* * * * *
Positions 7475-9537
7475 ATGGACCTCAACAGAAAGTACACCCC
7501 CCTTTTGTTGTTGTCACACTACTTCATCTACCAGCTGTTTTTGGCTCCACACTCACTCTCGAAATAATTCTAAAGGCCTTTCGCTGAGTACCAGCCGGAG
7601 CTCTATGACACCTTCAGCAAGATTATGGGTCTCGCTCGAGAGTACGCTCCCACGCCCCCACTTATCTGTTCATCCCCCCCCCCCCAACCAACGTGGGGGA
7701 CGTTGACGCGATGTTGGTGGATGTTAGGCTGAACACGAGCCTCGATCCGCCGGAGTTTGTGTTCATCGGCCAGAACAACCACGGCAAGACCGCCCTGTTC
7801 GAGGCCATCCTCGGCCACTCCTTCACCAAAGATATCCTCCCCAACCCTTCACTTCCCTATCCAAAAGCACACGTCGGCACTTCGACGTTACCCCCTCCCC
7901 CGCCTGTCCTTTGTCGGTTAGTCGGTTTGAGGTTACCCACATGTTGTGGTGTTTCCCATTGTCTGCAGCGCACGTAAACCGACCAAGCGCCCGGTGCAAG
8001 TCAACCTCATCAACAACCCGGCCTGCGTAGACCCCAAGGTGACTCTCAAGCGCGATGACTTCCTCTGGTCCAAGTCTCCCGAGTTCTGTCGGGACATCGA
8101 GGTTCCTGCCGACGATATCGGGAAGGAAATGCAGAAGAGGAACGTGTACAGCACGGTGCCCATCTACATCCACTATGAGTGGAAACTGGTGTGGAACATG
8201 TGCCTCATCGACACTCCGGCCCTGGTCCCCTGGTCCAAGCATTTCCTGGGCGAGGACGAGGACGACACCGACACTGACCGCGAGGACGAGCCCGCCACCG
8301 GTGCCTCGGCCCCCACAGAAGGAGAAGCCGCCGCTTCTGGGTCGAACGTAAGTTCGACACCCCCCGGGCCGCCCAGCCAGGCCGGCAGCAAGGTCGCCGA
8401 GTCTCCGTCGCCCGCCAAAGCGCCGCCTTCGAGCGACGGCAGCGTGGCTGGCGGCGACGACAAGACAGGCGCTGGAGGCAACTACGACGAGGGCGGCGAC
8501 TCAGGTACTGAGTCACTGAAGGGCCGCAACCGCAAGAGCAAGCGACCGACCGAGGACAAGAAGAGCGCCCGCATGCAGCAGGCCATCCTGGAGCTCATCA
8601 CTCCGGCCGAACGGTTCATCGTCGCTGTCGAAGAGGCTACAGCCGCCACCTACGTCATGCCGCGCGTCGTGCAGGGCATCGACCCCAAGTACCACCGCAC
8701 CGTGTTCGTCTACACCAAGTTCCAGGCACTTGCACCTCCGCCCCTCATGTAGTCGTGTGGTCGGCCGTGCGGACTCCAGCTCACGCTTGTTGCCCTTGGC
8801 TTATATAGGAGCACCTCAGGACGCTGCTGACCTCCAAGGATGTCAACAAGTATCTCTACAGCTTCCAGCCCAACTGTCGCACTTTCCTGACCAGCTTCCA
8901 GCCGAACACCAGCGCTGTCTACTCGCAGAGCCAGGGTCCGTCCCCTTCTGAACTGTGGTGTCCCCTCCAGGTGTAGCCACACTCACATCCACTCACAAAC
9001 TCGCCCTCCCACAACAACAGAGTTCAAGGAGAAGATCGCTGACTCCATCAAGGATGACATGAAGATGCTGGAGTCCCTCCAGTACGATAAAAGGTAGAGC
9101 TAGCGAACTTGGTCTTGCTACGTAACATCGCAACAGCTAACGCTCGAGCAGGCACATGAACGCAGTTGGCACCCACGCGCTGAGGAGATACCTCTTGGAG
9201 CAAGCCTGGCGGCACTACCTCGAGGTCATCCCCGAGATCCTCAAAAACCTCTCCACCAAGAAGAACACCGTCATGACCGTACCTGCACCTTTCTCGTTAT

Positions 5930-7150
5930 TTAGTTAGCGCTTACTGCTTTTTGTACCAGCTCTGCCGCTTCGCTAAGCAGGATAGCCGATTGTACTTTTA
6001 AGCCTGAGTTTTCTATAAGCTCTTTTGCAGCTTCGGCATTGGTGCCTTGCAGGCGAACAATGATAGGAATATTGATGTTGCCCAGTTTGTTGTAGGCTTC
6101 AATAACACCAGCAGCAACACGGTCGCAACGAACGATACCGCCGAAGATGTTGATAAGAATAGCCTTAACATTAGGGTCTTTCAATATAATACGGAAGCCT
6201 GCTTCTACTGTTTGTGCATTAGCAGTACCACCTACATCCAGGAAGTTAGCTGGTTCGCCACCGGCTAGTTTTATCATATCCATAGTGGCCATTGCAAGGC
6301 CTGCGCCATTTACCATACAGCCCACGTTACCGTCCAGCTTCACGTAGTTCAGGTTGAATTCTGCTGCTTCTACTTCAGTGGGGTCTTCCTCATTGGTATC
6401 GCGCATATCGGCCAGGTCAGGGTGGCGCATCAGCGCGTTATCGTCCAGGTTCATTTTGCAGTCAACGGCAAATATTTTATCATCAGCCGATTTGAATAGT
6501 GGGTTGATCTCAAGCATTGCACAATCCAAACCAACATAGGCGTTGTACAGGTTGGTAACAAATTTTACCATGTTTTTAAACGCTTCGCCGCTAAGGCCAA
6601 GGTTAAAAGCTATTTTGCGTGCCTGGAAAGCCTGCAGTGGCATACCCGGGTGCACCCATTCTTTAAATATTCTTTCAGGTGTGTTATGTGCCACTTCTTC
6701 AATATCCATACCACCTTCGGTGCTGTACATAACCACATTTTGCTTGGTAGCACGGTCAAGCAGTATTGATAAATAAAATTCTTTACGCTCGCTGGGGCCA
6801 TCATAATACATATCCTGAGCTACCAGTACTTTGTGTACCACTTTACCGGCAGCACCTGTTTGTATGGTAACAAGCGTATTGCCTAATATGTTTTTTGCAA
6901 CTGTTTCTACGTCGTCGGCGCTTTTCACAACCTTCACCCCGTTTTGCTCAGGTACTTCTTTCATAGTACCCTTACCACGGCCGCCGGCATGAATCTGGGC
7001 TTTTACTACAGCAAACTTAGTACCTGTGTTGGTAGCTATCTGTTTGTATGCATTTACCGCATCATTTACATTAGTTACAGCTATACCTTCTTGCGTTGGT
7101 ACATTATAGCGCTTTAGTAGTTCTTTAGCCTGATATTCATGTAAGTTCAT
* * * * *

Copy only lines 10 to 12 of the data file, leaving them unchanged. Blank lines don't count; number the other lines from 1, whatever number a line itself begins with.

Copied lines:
8201 TGCCTCATCGACACTCCGGCCCTGGTCCCCTGGTCCAAGCATTTCCTGGGCGAGGACGAGGACGACACCGACACTGACCGCGAGGACGAGCCCGCCACCG
8301 GTGCCTCGGCCCCCACAGAAGGAGAAGCCGCCGCTTCTGGGTCGAACGTAAGTTCGACACCCCCCGGGCCGCCCAGCCAGGCCGGCAGCAAGGTCGCCGA
8401 GTCTCCGTCGCCCGCCAAAGCGCCGCCTTCGAGCGACGGCAGCGTGGCTGGCGGCGACGACAAGACAGGCGCTGGAGGCAACTACGACGAGGGCGGCGAC